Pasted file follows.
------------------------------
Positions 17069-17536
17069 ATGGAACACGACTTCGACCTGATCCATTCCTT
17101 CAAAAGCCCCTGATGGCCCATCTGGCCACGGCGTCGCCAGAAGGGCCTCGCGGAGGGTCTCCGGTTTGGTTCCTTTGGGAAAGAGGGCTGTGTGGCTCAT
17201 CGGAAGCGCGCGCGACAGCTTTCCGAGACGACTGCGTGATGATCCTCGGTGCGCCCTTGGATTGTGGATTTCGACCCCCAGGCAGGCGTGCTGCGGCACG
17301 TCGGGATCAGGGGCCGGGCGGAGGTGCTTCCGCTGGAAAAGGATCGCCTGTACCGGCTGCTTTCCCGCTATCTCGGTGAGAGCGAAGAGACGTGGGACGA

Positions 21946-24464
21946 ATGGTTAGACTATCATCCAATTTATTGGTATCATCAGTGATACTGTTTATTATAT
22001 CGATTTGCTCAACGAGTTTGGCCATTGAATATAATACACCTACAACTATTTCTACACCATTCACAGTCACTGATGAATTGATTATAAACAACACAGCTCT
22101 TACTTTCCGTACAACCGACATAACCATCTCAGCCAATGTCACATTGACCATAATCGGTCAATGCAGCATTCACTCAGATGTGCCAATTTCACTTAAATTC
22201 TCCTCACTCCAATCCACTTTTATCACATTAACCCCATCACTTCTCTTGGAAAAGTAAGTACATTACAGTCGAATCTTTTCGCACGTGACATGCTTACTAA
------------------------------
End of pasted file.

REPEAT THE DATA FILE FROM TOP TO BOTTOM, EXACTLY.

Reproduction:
Positions 17069-17536
17069 ATGGAACACGACTTCGACCTGATCCATTCCTT
17101 CAAAAGCCCCTGATGGCCCATCTGGCCACGGCGTCGCCAGAAGGGCCTCGCGGAGGGTCTCCGGTTTGGTTCCTTTGGGAAAGAGGGCTGTGTGGCTCAT
17201 CGGAAGCGCGCGCGACAGCTTTCCGAGACGACTGCGTGATGATCCTCGGTGCGCCCTTGGATTGTGGATTTCGACCCCCAGGCAGGCGTGCTGCGGCACG
17301 TCGGGATCAGGGGCCGGGCGGAGGTGCTTCCGCTGGAAAAGGATCGCCTGTACCGGCTGCTTTCCCGCTATCTCGGTGAGAGCGAAGAGACGTGGGACGA

Positions 21946-24464
21946 ATGGTTAGACTATCATCCAATTTATTGGTATCATCAGTGATACTGTTTATTATAT
22001 CGATTTGCTCAACGAGTTTGGCCATTGAATATAATACACCTACAACTATTTCTACACCATTCACAGTCACTGATGAATTGATTATAAACAACACAGCTCT
22101 TACTTTCCGTACAACCGACATAACCATCTCAGCCAATGTCACATTGACCATAATCGGTCAATGCAGCATTCACTCAGATGTGCCAATTTCACTTAAATTC
22201 TCCTCACTCCAATCCACTTTTATCACATTAACCCCATCACTTCTCTTGGAAAAGTAAGTACATTACAGTCGAATCTTTTCGCACGTGACATGCTTACTAA